Haiku in English: The First Hundred Years (Paperback)
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The first anthology to map the full range of haiku in the English tradition.
Haiku in English is an anthology of more than 800 brilliantly chosen poems that were originally written in English by over 200 poets from around the world. Although haiku originated as a Japanese art form, it has found a welcome home in the English-speaking world. This collection tells the story for the first time of Anglophone haiku, charting its evolution over the last one hundred years and placing it within its historical and literary context. It features an engaging introduction by former U.S. poet laureate Billy Collins and an insightful historical overview by leading haiku poet, editor, and publisher Jim Kacian.
The selections range from the first fully realized haiku in English, Ezra Pound’s “In a Station of the Metro,” to plentiful examples by haiku virtuosos such as John Wills, Marlene Mountain, Nick Virgilio, and Raymond Roseliep, and to investigations into the genre by eminent poets like John Ashbery, Allen Ginsberg, and Seamus Heaney. The editors explore the genre’s changing forms and themes, highlighting its vitality and its breadth of poetic styles and content. Among the many poems on offer are organic form experiments by E. E. Cummings and Michael McClure, evocations of black culture by Richard Wright and Sonia Sanchez, and the seminal efforts of Jack Kerouac.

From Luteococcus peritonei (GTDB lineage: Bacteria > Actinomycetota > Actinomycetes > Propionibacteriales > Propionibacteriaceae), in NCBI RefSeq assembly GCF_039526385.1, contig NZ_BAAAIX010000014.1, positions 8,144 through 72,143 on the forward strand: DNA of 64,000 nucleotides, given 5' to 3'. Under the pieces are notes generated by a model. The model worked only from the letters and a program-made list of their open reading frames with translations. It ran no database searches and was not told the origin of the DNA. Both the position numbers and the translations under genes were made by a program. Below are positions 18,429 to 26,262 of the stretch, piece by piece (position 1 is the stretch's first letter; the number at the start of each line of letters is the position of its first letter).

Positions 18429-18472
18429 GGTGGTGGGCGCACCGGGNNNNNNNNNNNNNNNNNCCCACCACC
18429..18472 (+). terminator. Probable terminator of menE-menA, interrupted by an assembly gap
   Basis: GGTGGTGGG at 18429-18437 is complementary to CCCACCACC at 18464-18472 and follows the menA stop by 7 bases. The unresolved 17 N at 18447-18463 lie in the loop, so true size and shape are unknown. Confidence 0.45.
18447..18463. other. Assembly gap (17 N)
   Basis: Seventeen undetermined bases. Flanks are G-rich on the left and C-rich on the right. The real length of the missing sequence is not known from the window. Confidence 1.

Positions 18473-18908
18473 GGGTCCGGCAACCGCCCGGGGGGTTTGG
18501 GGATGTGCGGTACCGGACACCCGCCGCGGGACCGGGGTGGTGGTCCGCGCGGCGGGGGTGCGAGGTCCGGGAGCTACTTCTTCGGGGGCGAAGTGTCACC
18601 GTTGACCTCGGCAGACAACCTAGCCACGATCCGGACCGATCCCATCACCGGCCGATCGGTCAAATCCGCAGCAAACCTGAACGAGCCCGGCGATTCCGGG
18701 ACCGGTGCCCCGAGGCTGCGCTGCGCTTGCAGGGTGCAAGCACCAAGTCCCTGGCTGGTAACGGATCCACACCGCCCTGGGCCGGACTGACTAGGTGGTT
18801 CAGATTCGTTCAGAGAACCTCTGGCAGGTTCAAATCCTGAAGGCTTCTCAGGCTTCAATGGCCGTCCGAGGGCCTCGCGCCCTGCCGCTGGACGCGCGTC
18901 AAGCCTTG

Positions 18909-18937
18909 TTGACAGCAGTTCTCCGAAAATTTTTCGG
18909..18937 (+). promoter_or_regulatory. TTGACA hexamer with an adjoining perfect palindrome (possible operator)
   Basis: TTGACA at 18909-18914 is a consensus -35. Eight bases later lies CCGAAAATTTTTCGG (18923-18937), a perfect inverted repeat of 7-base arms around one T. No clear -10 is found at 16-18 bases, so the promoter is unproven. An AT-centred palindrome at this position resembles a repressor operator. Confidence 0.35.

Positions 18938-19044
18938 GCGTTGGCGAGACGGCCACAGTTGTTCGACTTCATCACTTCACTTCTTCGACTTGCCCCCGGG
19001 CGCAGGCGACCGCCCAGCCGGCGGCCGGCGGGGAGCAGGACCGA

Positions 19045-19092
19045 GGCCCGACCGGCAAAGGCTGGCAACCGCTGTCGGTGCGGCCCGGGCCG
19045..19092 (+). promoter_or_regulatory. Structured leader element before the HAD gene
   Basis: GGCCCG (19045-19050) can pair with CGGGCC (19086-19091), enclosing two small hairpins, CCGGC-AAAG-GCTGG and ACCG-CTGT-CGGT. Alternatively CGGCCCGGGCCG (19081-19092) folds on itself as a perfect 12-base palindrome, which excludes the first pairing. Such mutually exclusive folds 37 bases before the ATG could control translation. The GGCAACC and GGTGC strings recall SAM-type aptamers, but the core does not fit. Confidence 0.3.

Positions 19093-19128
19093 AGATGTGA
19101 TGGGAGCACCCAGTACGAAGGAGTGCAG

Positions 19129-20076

Philip Rowland teaches literature at Tamagawa University in Tokyo, where he lives, and is founder and editor of NOON: Journal of the Short Poem.
Allan Burns is a professional editor who compiled the haiku anthology Montage: The Book. He lives in Colorado Springs, Colorado.
Billy Collins was the Poet Laureate of the United States and the State of New York. He is a Distinguished Professor at Lehman College and a Senior Distinguished Fellow of the Winter Park Institute. A Literary Lion of the New York Public Library and author of many collections of poetry, including Bright Wings: An Illustrated Anthology of Poems About Birds and Horoscopes for the Dead, he lives in Westchester, New York.
— Hiroaki Sato - Japan Times
Shows [this] poem’s brief form isn’t lost in translation.
— Jim Higgins - Milwaukee Journal Sentinel
Rich in variety. There is the poignant . . . the flippant . . . the
— Andrea Miller - Shambala Sun